Daisies Psalm 103:15

A flower of the field.—Psa_103:15.

I was walking in my garden yesterday thinking about you and wondering where I could find a text when my eye lighted upon a daisy in the grass.

It was quite a baby daisy with a short stem, and I think it had just opened its eye, but it said to me, “Why not preach about me?” “Preach about you,” I said; “you are just a little common daisy. What could I find to say about you?” “Quite a lot,” replied the daisy, “if you will only listen. Besides, I am the little children’s flower. I love them and they love me. Do preach about me!”

“Very well,” I said, “I shall preach about you on one condition—that you allow me to pluck you and take you with me into the pulpit.” “Oh, that will be lovely,” cried the daisy. “I have never been in church in my life and I am sure none of my sisters have, though the insects who visit me tell me there are quite a number growing in the churchyard. It will be splendid to go into a pulpit and be a real, live text. Please take me.” So I plucked the daisy, and I have brought it with me as I promised, and I’m going to tell you something of what it said to me.

1. First I asked it how it came by its name, and what that name meant. And it told me that “daisy” just means the “day’s eye.” Long ago people gave it that name because it looks like the sun with the bright rays all round its golden heart, and also because it opens in the morning and closes in the evening. It closes when the sun sets or a cloud comes over the sun, lest the night dew or the rain should wash out the precious drops of honey which it stores in its golden heart.

And so the first message the daisy sends to the boys and girls is—keep in the sunshine. Look on the bright side of things.

There was a poor invalid woman once who came outside her door to get a breath of fresh air. And a man who was passing heard her speaking in a whining sort of voice about the weather. “Everybody says it’s a nice day,” she grumbled, “but I don’t see any niceness about it. It seems to me it’s pretty cold and raw, and the wind’s sharp and gets into your bones.” “Why of course it’s cold,” said the man, “if you sit in the shadow on the north side of the house. Come right over here into the sunshine. There’s plenty of it and to spare.”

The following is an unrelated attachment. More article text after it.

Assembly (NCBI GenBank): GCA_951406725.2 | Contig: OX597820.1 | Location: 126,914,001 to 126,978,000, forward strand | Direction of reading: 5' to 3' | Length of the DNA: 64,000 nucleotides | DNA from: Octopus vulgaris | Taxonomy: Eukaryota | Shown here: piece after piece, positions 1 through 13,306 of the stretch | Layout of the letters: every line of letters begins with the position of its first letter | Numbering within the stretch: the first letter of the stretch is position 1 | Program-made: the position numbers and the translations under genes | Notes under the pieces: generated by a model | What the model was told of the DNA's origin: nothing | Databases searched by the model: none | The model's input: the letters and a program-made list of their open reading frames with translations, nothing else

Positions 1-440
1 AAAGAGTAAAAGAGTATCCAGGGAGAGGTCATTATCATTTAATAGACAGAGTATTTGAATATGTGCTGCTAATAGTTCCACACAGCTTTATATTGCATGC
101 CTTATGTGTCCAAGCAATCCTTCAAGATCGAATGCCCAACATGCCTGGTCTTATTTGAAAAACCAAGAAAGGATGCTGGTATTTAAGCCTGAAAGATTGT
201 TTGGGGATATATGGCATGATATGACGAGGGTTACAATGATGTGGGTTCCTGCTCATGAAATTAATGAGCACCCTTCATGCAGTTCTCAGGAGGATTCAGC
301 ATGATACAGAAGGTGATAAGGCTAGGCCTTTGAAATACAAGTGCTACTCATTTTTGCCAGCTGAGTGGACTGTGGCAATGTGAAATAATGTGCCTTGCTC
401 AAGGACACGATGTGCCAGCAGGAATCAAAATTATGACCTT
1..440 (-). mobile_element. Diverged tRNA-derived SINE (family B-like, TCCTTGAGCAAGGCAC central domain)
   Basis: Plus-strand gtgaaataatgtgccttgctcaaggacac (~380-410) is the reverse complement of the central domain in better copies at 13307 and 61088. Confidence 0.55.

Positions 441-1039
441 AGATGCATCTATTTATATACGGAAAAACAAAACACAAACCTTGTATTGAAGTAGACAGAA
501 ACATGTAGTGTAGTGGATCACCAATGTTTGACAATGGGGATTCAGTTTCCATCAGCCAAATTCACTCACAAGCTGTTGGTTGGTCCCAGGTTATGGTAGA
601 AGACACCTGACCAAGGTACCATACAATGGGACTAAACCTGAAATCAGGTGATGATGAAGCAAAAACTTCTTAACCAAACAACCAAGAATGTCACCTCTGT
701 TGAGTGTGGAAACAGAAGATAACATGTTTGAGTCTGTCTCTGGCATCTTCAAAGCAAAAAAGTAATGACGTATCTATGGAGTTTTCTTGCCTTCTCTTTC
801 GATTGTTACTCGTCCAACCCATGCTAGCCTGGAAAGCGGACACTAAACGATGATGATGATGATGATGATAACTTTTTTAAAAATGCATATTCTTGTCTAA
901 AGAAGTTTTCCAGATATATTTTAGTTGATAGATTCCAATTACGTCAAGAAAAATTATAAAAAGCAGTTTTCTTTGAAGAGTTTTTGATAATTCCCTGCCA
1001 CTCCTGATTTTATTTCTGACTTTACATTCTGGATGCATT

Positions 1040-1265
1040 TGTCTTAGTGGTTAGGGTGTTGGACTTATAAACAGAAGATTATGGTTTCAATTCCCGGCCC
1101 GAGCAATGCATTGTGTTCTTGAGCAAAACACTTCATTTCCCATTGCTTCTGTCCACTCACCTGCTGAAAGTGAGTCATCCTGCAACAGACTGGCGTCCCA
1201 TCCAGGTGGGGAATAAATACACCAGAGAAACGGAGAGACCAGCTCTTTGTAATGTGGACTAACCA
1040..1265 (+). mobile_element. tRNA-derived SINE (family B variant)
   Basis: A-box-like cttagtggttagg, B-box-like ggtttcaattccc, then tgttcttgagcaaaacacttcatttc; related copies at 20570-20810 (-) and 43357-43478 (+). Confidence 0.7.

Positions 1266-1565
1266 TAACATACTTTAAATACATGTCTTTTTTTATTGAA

Now there’s a bright side to most things if we only look for it, and the very best thing we can do is to look for it. Some people go about the world pulling long faces and looking very gloomy, but you don’t like to meet them. Well, don’t copy them. Keep looking on the bright side of things. Lay your hearts open to the sunshine like the daisy.

But there is another thing I should like you to notice. The daisy can’t open unless there is sunshine. Now there are some people in this world who are very grumpy and disagreeable. They shut up tight and nobody can get at them. Do you know what the reason is? Very often it is because they haven’t had enough sunshine in their lives. They aren’t very attractive, and nobody has taken much trouble to be kind to them or to love them, and so they have shut up tighter and tighter.

Well now, I’ll tell you what you can do. You can be sunbeams to the grumpy people. You can try to love them and be kind to them. God sees something beautiful in them, and perhaps, if you shine on them, they will unfold their petals and you will find that they have hearts of gold. Don’t you think it would be splendid to bring the sunshine to them and help to fill the world with so much hidden beauty?

2. The next thing the daisy told me about itself was that I was quite wrong in calling it “it.” It wasn’t an “it” at all but a “they.”